Vitals comes to us from writer/director Marc Morgenstern. Christopher Showerman, Sachin Metha, Tim Russ, and Claudia Wells co-star. In it Showerman stars as an unassuming electrician who wakes up in an abandoned motel room in a tub of ice with his kidney missing. It’s only a matter of time before he finds his wife in the adjacent room waiting to be the next victim to a horrible organ harvesting organization. Now they must use each other’s wits and skills to escape before their captors return and their dark secrets are revealed.

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Night of the Living Dead 4k and The Silence of the Lambs Come to the Criterion Collection

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It’s been a long time coming for these two classics. Especially Night of the Living Dead, after the ridiculously bad transfer put out by Mill Creek Entertainment whose transfer was supposedly remastered from a new 2K scan. I swear I thought it was some kind of a joke when I first put it on to watch. In any event…

IndieWire is reporting that horror classics Night of the Living Dead and The Silence of the Lambs will be added to the 2018 Criterion Collection, a hallmark label for home video cinephiles.

According to the site Criterion will release a new 4K digital restoration of The Silence of the Lambs, which has been approved by the movie’s cinematographer Tak Fujimoto. Included on the DVD and Blu-ray sets are 35 minutes of deleted scenes and audio commentary from 1994 featuring Demme, Jodie Foster, Anthony Hopkins, screenwriter Ted Tally, and former FBI agent John Douglas. Night of the Living Dead will also be released in 4K, with never-before-seen 16mm dailies included as a bonus feature(!).

These will be added February of 2018.

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DIS Review – Not for the Faint of Heart!

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Starring Bill Oberst, Jr., Lori Jo Hendrix, Peter Gonzales Falcon

Directed by Adrian Corona


I’ve made this claim many a time on this website before, and in the company of film friends as well: Bill Oberst Jr. is one of those actors that can literally be thrust into ANY role, and deliver a performance with so much harnessed electricity that you couldn’t believe that it was possible. I was the lucky recipient chosen to get a look at his latest project, titled DIS, and I think that I can honestly say – this is the stuff that nightmares are constructed of.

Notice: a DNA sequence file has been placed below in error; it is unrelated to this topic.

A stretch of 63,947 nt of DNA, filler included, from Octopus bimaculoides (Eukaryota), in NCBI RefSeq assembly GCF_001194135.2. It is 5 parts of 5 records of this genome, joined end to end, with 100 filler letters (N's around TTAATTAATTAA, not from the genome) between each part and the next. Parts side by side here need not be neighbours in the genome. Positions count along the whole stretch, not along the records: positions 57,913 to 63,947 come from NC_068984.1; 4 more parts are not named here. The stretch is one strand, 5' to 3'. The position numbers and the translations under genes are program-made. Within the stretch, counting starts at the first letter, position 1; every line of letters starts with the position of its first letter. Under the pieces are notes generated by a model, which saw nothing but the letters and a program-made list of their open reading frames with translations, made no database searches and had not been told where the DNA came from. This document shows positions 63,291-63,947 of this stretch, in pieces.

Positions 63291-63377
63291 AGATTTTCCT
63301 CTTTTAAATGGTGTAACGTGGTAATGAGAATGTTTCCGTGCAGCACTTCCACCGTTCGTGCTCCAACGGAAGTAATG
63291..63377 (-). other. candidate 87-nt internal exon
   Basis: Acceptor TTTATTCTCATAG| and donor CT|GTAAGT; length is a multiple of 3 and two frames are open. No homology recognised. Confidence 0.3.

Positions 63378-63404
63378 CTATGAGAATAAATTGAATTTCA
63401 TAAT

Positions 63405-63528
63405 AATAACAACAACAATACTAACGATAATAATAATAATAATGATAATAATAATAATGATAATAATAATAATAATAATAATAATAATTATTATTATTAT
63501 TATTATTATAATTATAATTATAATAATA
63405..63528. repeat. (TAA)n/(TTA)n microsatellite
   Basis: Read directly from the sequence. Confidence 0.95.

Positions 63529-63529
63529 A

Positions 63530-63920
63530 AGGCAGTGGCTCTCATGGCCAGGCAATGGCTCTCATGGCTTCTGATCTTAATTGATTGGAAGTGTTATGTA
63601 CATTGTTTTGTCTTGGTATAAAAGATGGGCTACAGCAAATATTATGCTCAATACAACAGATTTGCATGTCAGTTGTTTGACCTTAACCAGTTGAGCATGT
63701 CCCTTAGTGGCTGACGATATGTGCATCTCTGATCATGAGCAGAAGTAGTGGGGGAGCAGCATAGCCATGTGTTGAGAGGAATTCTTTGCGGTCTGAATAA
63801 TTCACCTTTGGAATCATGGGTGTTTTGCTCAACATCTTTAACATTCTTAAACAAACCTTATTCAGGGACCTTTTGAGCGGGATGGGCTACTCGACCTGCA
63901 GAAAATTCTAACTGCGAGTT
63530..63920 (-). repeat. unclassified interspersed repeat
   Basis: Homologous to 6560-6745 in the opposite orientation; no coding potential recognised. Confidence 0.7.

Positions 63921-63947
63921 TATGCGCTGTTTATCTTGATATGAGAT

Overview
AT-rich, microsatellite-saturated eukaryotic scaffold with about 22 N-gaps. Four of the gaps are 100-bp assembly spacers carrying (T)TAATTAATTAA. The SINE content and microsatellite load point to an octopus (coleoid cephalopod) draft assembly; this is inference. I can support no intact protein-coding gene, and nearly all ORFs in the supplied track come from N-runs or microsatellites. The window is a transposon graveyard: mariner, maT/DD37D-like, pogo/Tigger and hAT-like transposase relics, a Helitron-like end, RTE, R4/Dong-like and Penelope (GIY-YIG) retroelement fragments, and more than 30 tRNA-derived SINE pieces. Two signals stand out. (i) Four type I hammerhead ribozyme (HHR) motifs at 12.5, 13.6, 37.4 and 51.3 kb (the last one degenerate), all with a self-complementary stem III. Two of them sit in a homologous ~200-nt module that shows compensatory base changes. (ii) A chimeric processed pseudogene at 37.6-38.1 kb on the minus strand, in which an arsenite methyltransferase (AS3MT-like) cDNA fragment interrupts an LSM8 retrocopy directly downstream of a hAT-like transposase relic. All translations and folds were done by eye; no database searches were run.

Directed by Adrian Corona, this 60-minute dive into the black depths of hell, and in actuality DIS is located between circles # 6 and 9 in Dante’s Divine Comedy, and trust me when I tell you – there’s not a shred of comedic relief in this demented presentation. Oberst Jr plays an ex-soldier named Ariel, and his seemingly harmless jaunt through the woods will become anything but that, and judging from the film’s opening scenes, you are meant to feel as uncomfortable about this watch as any you might have checked out in recent memory.

Perversion is the norm here, and lord help you if you’re caught where you shouldn’t be…my skin’s crawling just thinking about what I saw. Ariel’s travels are basically dialogue-free, but it only adds to the infinite levels of creepiness – you can tell he’s being stalked, and the distance between he and the horrors that await are closing in rather quickly.

Visually by itself, this hour-long chiller can sell tickets without any assistance – hollowed-out buildings and long sweeping shots of a silent forest give the movie that look of complete desolation. Sliced up into three acts, the film wastes no time in setting up the story of a killer needing fresh blood to appease his Mandrake garden – seriously guys, I can’t type as much flashy stuff as there needs to be in order to describe this innately disturbing production.

If you’re one of those types who tends to shy away from the graphic side of things, then I’d HIGHLY advise you to keep your TV tuned to the Hallmark Channel for some holiday entertainment, because this one registers high on the “I can’t believe someone thought of this” meter. So the quick recap is this: Oberst Jr in a standout performance, visual excellence, and an unshakable sense of debasement on a cellular level – keep the kiddies out of the living room with this one. Corona should be lauded (or locked up – just kidding) for his work on this one – HIGHLY recommended, and one that I’ll throw down as a top 5 for me in 2017.

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Todd And The Book Of Pure Evil: The End Of The End Review: A Heavy Metal Massacre In Cartoon Form

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Starring Alex House, Bill Turnbull, Maggie Castle, Melanie Leishman, Chris Leavins, Jason Mewes

Directed by Richard Duhaney and Craig David Wallace


“Todd And The Book Of Pure Evil” – Canadian television’s greatest blend of Evil Dead, Superbad and Deathgasm? Yes. That answer is yes. For two face-melting seasons, Todd “protected” Crowley High from episodic villains who were bested by metal riffs, stoner logic and hormonal companionship. Musical interruptions showcased stage theatrics like Sondheim meets pubescent Steel Panther and high school tropes manifested into vile, teen-hungry beasts. It was like a coming-of-age story got stuck between Fangoria pages – all the awkwardness with 100x more guts.